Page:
The use of gene scissors is not as uncomplicated as often suggested. A part of the problem: the gene scissors have to be inserted into the cell before they can be activated. In a first step, the DNA for the gene scissors is usually introduced into the cells of plants and animals, often by using additional tools such as genes from bacteria. Indeed, the processes of New GE involve several technical steps that are associated with risks, no matter which traits are intended. These processes frequently result in additional genes being unintentionally inserted into the genomes of the plants and animals.
Errors made when using gene scissors can be easily overlooked if the actual complexity of the procedures is disregarded. This was the case with cattle that were genetically modified in 2015/2016 to make them hornless. It was only in 2019 that scientists found genetic material from the bacteria used in the process had also been introduced into the genetic material of the cattle. Amongst others, they found complete DNA-fragments able to confer resistance to antibiotics in the genomes. Luckily these animals had not been used for commercial breeding, otherwise these undesirable genetic changes could have spread rapidly and widely within the populations.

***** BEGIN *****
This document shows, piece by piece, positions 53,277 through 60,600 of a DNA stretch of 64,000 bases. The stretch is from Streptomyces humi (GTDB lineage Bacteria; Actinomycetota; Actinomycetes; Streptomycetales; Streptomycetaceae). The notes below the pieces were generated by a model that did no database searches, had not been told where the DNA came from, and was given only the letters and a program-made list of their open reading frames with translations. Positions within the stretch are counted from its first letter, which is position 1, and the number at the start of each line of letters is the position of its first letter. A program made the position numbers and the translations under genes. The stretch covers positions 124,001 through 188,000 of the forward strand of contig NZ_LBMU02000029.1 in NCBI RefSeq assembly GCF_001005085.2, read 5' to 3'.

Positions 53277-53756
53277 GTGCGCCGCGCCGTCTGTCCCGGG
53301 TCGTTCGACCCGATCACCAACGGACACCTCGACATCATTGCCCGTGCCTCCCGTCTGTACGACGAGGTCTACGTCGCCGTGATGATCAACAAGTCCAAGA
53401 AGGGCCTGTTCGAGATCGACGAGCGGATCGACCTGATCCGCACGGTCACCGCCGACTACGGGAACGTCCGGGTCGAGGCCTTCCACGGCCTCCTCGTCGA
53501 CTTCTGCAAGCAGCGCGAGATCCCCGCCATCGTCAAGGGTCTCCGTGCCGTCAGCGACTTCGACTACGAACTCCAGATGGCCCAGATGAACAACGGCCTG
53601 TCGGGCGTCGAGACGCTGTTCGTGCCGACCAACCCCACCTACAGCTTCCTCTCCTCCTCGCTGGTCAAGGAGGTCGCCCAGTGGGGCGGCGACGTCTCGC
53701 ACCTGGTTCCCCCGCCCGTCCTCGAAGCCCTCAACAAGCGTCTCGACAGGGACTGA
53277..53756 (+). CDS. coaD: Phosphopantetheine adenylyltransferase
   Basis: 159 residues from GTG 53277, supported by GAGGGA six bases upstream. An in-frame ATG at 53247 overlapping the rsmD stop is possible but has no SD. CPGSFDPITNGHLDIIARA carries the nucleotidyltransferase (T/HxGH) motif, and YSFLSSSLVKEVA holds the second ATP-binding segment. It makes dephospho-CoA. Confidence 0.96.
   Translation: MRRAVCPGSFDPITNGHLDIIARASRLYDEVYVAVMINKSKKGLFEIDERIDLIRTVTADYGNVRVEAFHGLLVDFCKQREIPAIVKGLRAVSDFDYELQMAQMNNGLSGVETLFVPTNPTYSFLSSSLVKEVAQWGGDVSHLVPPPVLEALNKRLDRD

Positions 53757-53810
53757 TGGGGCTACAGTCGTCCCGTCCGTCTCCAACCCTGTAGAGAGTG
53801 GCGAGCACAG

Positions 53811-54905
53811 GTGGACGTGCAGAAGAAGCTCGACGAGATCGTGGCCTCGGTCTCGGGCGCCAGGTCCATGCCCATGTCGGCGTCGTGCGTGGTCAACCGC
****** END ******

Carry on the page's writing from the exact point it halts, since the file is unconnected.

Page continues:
This example shows: The differences between naturally occurring processes (or conventional breeding) and NGTs may be easily overlooked but can, nevertheless, have serious consequences. If these unintended effects are overlooked, they may spread rapidly within large populations. Therefore, New GE organisms have to be examined thoroughly for unintended genetic changes.